In The Australian & New Zealand Journal of Art, Vol 15, No 2, 2015
The Photograph and Australia, curated by Judy Annear, Art Gallery of New South Wales 21 March — 8 June, 2015; Queensland Art Gallery 4 July — 11 October, 2015
There haven’t been enough books or exhibitions about photography and Australia, given that the medium is so popular and so fundamental to our visual culture, and given that it has left such rich resources in our museums, libraries and archives. There was Jack Cato’s anecdotal The Story of the Camera in Australia, first published in 1955 but still in print in 1977. Then in 1988 the confluence of the bicentenary and the one hundred and fiftieth anniversary of the invention of the medium led to two further books to succeed Cato’s: Gael Newton’s Shades of Light: Photography and Australia, accompanied by a National Gallery of Australia exhibition, which linked Australian photography to international aesthetic narratives such as modernism; and Anne-Marie Willis’s Picturing Australia, which took a socio-critical approach to photography as a medium of power. Next came some institutional collection showcases, which used the idea of ‘Australia’ as a framing device. Then, in 2007, Helen Ennis’s Photography and Australia used the medium, which she regarded as having ‘no singular or monolithic form’, to reflect on key themes in Australian society such as indigenous/settler interactions, the land, modernity, and our relationship to the rest of the world.
Now we have the Art Gallery of New South Wales’ The Photograph and Australia, like Shades of Light both a book and an exhibition. Unlike its predecessors it does not deal with Australian photography as an industry, or an aesthetic project, or a source of social power, or a national conversation. Instead, it deals with Australian photographs as ‘a phenomenon rather than simply a form’. It puts the ontology of the photograph, its special status as a ‘message without a code’, at the heart of its methodology. It embraces the multiplicity and ambiguity of the roles and meanings diverse photographs have had in Australia. The starting point for the project was the direct aesthetic, emotional and intellectual engagement of Judy Annear, the Curator of Photography at the AGNSW, with the thousands upon thousands of individual photographs she trawled through in museums, libraries, archives, and dealers. Although the exhibition will be seen at two art galleries, the AGNSW and the Queensland Art Gallery, the visual power of the show was not primarily derived from state and national art gallery collections, which have been defined by the careful choices made by their curators since they first began to collect photography forty or so years ago. Rather, the exhibition was driven by the resonance Annear found with unexpected finds from relatively ‘uncurated’ archives and libraries — diverse institutions that have been acquiring more photographs for much longer than galleries. The show’s fascination is driven by the sheer eccentricity of some of these finds which Annear has winkled out of the archival recesses, such as Thomas Hinton’s kinky federation patriotism in four cabinet card dioramas featuring Australian heraldry and him wearing a loincloth, or Henry Tillbrook’s environmental self portraiture, or even CEW Bean’s hand-scrawled trigonometric annotations across one of his views of the Gallipoli Peninsula.
The book (assiduously researched by Annear and her team, and complete with biographies, checklists, timelines and glossaries as well as contributed essays) is divided into five chapters, from ‘Time’ to ‘Transmission’. The exhibition hang at the AGNSW explored four themes — settler and Indigenous relations, exploration, portraiture, and transmission — through nine rooms, from ‘Self and image’, through ‘Critique’, to ‘Transmission’ (again). But nonetheless, from the point of view of the visitor, the exhibition tended to remain a series of separate encounters with different photographs. It was up to the viewer to discover and interpret their own finds. There was no conventional authorial, aesthetic or technical hierarchy within the exhibition. An image which had faded to being little more than a sepia smudge, such as Richard Daintree’s circa 1860 image of his son Alfred asleep in a cot, was nonetheless included in the show because it remained a powerful ‘phenomena’ of paternal love, and anticipated the family snap of the twentieth century. There were other Daintrees in the show, for instance his promotional images of Queensland which had been printed and thickly covered with oil paint in London, but there was no way of reconciling these entirely different images by the one person, one supremely private the other explicitly public, into anything like an artistic oeuvre. That was not what this show was about.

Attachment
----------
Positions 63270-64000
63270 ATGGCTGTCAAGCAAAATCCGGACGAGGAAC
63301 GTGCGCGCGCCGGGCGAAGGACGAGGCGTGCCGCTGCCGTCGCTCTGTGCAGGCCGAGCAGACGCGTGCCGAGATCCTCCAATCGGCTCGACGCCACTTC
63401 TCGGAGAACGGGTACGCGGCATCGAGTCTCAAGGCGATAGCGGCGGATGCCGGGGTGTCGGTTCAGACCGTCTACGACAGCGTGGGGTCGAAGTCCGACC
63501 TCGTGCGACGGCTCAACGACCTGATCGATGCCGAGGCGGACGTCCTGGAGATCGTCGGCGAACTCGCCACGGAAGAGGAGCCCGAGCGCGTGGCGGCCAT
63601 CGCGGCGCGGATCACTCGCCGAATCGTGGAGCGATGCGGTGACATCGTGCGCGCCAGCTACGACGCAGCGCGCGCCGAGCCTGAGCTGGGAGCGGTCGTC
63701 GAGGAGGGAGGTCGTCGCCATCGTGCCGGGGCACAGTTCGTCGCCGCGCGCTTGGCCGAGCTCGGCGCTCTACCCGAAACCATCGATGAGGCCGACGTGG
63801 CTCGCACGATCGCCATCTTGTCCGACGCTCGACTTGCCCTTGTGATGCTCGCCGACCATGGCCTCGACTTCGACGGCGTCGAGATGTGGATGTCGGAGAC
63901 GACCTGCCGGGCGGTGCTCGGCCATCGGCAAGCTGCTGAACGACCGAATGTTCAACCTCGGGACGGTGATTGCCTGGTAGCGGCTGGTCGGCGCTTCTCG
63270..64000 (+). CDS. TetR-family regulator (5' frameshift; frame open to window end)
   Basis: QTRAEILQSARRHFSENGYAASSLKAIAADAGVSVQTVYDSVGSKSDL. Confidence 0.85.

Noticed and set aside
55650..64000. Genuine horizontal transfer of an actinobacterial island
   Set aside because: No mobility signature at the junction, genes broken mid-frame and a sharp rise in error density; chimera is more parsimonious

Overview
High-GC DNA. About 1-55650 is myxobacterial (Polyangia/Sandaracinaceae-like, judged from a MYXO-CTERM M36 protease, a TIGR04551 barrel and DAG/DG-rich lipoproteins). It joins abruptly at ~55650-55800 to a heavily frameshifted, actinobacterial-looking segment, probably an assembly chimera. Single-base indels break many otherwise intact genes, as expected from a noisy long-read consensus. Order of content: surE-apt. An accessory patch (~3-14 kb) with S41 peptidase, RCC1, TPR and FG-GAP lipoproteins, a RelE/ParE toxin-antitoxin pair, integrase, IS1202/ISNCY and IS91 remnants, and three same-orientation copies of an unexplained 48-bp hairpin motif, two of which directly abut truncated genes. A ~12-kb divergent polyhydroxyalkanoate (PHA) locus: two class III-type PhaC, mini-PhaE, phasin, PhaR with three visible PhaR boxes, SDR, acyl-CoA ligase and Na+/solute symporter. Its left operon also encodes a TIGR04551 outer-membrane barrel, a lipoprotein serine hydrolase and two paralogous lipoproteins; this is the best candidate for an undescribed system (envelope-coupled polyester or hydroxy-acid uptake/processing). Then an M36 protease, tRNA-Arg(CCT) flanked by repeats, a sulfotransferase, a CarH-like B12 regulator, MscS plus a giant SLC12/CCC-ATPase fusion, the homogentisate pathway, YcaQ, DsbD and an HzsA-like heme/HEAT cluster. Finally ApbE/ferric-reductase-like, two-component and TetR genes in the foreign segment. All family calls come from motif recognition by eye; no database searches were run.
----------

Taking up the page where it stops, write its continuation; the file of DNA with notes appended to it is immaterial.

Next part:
Something of the sense of the raw unmediated archive carries over into the installation itself, the overwhelming impression for the viewer as they strained to peer into photograph after photograph after photograph was quantity, there has simply never been a show in Australia with so many photographs in it. Of course the point is that photography has always been a medium of quantity, that is part of the phenomenon, but still Annear brooks her viewers no quarter. She commands her visitors to look equally at every photograph, from the postage stamp sized heads in a tintype album or commemorative photomosaic to the tiny detail caught in the corner of a Melvin Vaniman platinum-print panorama. After finally exiting the exhibition — and if they have seen it all they must inevitably have sore eyes and the beginnings of a headache — perhaps Annear’s ideal viewer will nonetheless feel the same sense of satisfaction that a historical researcher is familiar with feeling after a hard day’s slog in the archive: that although they feel that they are not much closer to understanding their topic they have nonetheless engaged with the brut stuff of history.
There are no reproductions or enlargements in the show. The experience of the exhibition was concentrated on photographs as physical things — daguerreotypes in cases, albumen prints in albums, mammoth collodion negatives on light boxes, and cartes de visite by the hundred. If this turn to the materiality of the photograph was welcome, and very much in keeping with recent scholarship in photography, what remains for future exhibitions to properly address is that photography was a retinal phenomenon, as well as a physical one. As I looked through the top of a glass case down to William Hetzer’s stereographs of Sydney from the late 1850s (alongside their cute little original storage box), how I longed to see them in a stereoscope, so the new buildings of Sydney would pop up in relief along the receding length of Macquarie Street as he intended. Other museums are able to contrive safe stereo viewers for stereographs, why not the AGNSW?